In total, 519 patients were enrolled. Of these, 427 cases (82.3%) were female. The mean age was 32 (24-45) years, and the median disease course was 21(4.0-70.5) months. The most common manifestation was dizziness (41.4%), followed by fatigue (33.3%) and chest pain (22.2%). Pulselessness was observed in 41.8% of patients, vascular bruit in 44.5% cases, and both were more commonly observed in the active group. The most common imaging type was type V (35.1%), followed by type I (28.5%), type IV (10.2%), type IIb (7.7%), type IIa (7.1%), and type III (3.9%) (Table 1).
Comparisons of disease characteristics between active and inactive patients
According to Kerr criteria, 406 cases (72.2%) were defined as active disease. There was no significant difference between active and inactive groups in age, sex, disease course, and imaging types. Patients with active disease had higher frequency of fatigue, night sweat, chest pain, abdominal pain, pulselessness, and vascular bruit than patients with inactive disease (P < 0.05). The prednisone, cyclophosphamide, and methotrexate were the most commonly used drugs in TA patients, but there was no significant difference between two groups (Table 1).
Compared with those in inactive group, complements including C3 [1.00 (0.91 – 1.15) vs 1.19 (1.03 – 1.56), P < 0.001)], C4 [0.22(0.19 – 0.27) vs 0.25(0.20 – 0.30), P = 0.040)], and hemolytic complement (CH50, 59.3 ± 17.9 vs 66.4 ± 18.1, P = 0.015) were significantly higher in the active group. Moreover, serum levels of ESR, CRP, interleukin-6 (IL-6), platelets (PLT), globulin, immunoglobin A (IgA), and immunoglobin G (IgG) were also significantly higher in the active group compared with that in the inactive group (P < 0.05) (Table 1).
The relationships between complements and other biomarkers with disease activity
Then, logistic analysis was performed to clarify the relationships between different biomarkers with disease activity. In univariate regression analysis, it revealed that C3 and CH50, together with PLT, globulin, CRP, IgA, IgG, and IL-6 were positively correlated with disease activity (OR > 1, P < 0.05). However, in multivariate regression analysis, C3 levels [odds ratio [OR] (95%CI): 10.710(1.825 – 62.835), P = 0.009] and CRP [OR (95%CI): 1.041(1.009 – 1.073), P = 0.011] were independently associated with active disease. (SupplementaryTable S1)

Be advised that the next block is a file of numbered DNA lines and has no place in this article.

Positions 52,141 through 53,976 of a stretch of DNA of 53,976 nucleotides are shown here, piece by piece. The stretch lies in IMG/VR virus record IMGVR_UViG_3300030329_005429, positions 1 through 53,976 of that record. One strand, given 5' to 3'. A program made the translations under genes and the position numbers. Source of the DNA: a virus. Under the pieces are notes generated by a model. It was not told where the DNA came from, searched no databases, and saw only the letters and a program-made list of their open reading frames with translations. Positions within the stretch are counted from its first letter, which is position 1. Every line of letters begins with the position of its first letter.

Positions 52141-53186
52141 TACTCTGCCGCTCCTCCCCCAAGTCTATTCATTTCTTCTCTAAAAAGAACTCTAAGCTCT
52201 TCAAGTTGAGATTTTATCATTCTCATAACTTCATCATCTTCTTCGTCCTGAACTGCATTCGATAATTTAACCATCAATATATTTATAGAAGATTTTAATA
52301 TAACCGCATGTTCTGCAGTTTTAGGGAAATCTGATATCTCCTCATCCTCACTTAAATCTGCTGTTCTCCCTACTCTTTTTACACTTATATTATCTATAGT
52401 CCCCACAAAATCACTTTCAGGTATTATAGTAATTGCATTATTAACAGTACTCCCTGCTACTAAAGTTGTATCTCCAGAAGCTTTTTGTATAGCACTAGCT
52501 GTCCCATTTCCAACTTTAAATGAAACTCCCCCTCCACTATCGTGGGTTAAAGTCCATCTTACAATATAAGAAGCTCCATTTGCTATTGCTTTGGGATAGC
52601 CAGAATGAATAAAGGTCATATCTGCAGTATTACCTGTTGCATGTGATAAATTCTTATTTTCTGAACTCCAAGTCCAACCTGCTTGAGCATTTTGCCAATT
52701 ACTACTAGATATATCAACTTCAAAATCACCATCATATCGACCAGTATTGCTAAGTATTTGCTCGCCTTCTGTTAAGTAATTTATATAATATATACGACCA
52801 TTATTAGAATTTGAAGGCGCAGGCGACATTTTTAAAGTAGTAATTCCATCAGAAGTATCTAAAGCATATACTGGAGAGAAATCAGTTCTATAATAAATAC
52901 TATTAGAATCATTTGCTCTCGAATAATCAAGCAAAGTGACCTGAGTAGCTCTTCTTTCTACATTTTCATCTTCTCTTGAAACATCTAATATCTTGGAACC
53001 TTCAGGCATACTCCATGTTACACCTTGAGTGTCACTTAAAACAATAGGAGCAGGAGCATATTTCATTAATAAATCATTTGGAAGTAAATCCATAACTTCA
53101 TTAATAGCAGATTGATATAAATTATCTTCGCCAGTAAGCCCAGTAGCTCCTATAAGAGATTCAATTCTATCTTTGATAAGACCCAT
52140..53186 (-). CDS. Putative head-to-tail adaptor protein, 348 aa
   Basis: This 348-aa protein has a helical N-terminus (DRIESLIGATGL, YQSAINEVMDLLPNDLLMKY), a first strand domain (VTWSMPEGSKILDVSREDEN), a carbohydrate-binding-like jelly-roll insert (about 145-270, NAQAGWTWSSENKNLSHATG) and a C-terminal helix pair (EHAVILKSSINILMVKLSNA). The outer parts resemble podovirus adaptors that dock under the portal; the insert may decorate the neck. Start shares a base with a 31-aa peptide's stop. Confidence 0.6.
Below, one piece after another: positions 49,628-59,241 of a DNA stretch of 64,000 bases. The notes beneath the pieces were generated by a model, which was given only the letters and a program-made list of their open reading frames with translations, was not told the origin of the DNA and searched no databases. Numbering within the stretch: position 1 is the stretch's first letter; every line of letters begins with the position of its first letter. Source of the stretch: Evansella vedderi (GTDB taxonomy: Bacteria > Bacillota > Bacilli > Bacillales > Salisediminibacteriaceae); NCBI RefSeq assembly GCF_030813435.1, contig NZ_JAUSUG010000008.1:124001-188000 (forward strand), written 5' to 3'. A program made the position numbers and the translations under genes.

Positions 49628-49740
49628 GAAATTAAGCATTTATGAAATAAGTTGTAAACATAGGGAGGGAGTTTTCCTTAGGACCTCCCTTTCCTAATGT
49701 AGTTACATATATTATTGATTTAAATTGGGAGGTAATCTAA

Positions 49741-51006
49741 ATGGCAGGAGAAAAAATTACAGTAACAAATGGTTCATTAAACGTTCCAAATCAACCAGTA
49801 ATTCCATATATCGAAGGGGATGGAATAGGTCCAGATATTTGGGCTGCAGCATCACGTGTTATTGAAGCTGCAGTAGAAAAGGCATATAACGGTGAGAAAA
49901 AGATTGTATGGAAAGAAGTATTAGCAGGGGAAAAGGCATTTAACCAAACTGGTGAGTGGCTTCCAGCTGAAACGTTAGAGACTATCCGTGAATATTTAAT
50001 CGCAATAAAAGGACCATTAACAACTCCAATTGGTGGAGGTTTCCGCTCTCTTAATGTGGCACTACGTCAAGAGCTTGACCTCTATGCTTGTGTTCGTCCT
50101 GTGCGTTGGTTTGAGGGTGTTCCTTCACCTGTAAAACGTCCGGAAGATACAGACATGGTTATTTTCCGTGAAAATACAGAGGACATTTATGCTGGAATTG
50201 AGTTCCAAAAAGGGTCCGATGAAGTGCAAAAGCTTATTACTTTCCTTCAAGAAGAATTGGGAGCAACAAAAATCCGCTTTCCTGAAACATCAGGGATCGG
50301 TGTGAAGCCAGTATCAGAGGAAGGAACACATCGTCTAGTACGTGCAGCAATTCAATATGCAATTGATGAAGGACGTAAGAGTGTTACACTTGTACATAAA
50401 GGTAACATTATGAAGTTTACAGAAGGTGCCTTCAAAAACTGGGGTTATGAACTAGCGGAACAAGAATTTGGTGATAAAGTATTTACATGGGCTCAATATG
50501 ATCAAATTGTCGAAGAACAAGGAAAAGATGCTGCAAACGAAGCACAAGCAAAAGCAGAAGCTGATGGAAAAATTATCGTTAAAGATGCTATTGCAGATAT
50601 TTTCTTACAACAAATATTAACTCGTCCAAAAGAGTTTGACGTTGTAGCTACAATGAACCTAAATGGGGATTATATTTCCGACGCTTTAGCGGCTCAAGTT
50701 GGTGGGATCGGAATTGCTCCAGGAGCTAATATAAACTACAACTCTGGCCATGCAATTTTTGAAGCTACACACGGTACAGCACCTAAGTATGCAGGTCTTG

In the scatter plot, C3, C4, and CH50 increased with Kerr score significantly and C3 was significantly positively associated with ESR, CRP, and IL-6 (r > 0.4, P < 0.001) (Figure 1, Supplementary Figure S2-3). Furthermore, cluster analysis showed that patients could be clustered into two groups based on C3, CH50, PLT, globulin, CRP, IgA, IgG, IL-6, ESR, and Hb levels. The principal component analysis revealed that C3, CH50, CRP, IL-6, PLT, and ESR were assigned to the same major component consisting of inflammatory biomarkers (Figure 2). These data indicated that C3 levels were associated with the disease activity.
The value of C3 and other biomarkers in identifying disease activity for TA
In the diagnosis test, the C3 cut-off value for identifying active disease was 1.085 g/L, with the sensitivity of 69.9%, the specificity of 66.7%, and the AUC of 0.715(0.650 – 0.781). In comparison, the cut-off of CRP was 10.65 mg/L, with sensitivity of 50.7%, specificity of 82.4% and the AUC of 0.703(0.647 – 0.760). Moreover, the cut-off of ESR was 26.5 mm/H, with 63.8% sensitivity, 73.1% specificity and the AUC of 0.766(0.698 – 0.800). Further combined tests showed that combining CRP and C3 in parallel test, the sensitivity could be improved to 85.1%and the specificity was 55.0%. In serial test, the specificity was improved to 94.1%, with a sensitivity of 35.4%. (Table 2, Figure 1)
In addition, results of the NRI [OR (95%CI): 0.328(0.224 – 0.431), P < 0.001] and IDI [OR (95%CI): 0.389(0.312 – 0.466), P < 0.001] revealed that the introduction of C3 improved the ability of CRP to distinguish disease activity significantly.
The validation of the value of combination of CRP and C3 in distinguishing active disease
In the internal validation, the 10-fold cross-validation revealed that the accuracy of the training group was more than 75% in the parallel test of CRP and C3, among which the maximal accuracy was 90.9% in the training group with the corresponding accuracy of 83.7% in the test group (Supplementary Table S2).
In the external validation, 53 cases of independent TA patients were employed to further validate the universality of the results, among whom, 24 (55.8%) cases were in active status according to the Kerr criteria. There was no significant difference between patients from the original dataset and validation dataset in age, sex, and levels of ESR, CRP, and C3. The AUC of CRP and C3 was 0.721 and 0.692, with the accuracy of 72.0% and 67.3%, respectively in validation dataset. The AUC was 0.721 with the accuracy of 72.7% in the parallel test of CRP and C3, while the AUC of serial test of CRP and C3 was 0.721 with the accuracy of 70.4%. The scatter plot also showed that the introduction of C3 could reclassify some patients with CRP below the cut-off value as active disease (Figure 3, Supplementary Table S3 – 4).